Europe’s highest court ruled Uber should be regulated like a taxi company, and not a tech firm – ruling cannot be appealed
So it begins! The European Union’s highest court has just ruled that Uber should be regulated as a transportation company — and not a tech firm. The ruling, which cannot be appealed, could have major implications for other companies that operate in Europe’s gig economy. The upstart firms have typically faced lighter regulation than their traditional rivals. This is a major legal blow for Uber after the highest court declared that the unicorn ride-hailing app company is not just a digital company and that it must comply with the EU’s transportation rules. It is a significant setback for a company already dealing with a string of scandals. Uber’s actual valuation is not known at this point. In November, SoftBank invested in Uber at a $48 billion valuation. That was a 30 percent discount to its most recent valuation of $68.5 billion. With this ruling, it remains to be seen whether Uber will be able to maintain its valuation.
In a ruling posted on the court’s website, the court said,
In today’s judgment, the Court declares that an intermediation service such as that at issue in the main proceedings, the purpose of which is to connect, by means of a smartphone application and for remuneration, non-professional drivers using their own vehicle with persons who wish to make urban journeys, must be regarded as being inherently linked to a transport service and, accordingly, must be classified as ‘a service in the field of transport’ within the meaning of EU law. Consequently, such a service must be excluded from the scope of the freedom to provide services in general as well as the directive on services in the internal market and the directive on electronic commerce.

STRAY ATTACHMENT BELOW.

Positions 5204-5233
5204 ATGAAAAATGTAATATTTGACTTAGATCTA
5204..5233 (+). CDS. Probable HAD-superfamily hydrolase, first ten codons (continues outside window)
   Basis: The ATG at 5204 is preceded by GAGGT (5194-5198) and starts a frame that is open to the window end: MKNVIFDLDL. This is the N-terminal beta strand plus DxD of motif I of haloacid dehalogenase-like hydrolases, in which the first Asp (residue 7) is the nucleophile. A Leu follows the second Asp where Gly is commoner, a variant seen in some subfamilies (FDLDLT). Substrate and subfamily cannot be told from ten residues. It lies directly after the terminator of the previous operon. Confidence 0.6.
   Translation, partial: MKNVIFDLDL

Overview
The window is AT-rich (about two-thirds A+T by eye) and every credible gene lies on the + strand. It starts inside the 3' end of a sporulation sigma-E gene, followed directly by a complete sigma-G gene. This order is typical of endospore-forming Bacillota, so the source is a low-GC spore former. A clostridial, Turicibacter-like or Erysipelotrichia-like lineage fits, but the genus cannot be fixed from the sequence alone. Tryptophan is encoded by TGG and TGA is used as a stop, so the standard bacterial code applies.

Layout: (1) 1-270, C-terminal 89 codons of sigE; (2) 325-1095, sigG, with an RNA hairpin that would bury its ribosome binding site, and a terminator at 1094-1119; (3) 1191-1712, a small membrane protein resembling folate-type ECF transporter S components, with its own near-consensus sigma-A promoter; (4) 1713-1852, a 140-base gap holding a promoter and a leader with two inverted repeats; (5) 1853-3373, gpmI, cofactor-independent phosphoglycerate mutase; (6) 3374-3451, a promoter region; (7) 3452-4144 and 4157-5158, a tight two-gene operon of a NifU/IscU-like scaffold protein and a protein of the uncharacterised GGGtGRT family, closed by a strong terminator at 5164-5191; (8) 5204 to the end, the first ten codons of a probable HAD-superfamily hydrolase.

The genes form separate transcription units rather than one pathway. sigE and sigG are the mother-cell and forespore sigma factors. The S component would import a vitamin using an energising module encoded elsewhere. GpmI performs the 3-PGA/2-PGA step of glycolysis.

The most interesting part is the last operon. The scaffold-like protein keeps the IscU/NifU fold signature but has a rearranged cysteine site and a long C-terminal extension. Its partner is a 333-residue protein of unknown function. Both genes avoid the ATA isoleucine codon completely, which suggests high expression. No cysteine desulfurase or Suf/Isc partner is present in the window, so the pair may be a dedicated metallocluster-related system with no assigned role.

It follows that, as EU law currently stands, it is for the Member States to regulate the conditions under which such services are to be provided in conformity with the general rules of the Treaty on the Functioning of the EU.
The court went on to say that it finds that “the inter-mediation service must be regarded as forming an integral part of an overall service whose main component is a transport service and, accordingly, must be classified not as ‘an information society service’ but as ‘a service in the field of transport.”
The decision by the European Court of Justice is a major setback for Uber, which has long insisted that it should be treated as technology service that connects drivers and riders. The court rejected that argument in its landmark decision, ruling that Uber is at its heart a transportation company and should be regulated as such. Uber could now be subjected to the stricter licensing requirements that apply to traditional taxi operators. The startup could also eventually be asked to collect new taxes from customers.
Uber Technologies Inc. is a global transportation technology company founded by Travis Kalanick (also former CEO) and Garrett Camp in 2009. Kalanick later left the company in June after series of allegations of sexual harassment, gender discrimination, and a toxic work environment. Its headquarter is in San Francisco, California, United States. It currently operates in 633 cities worldwide.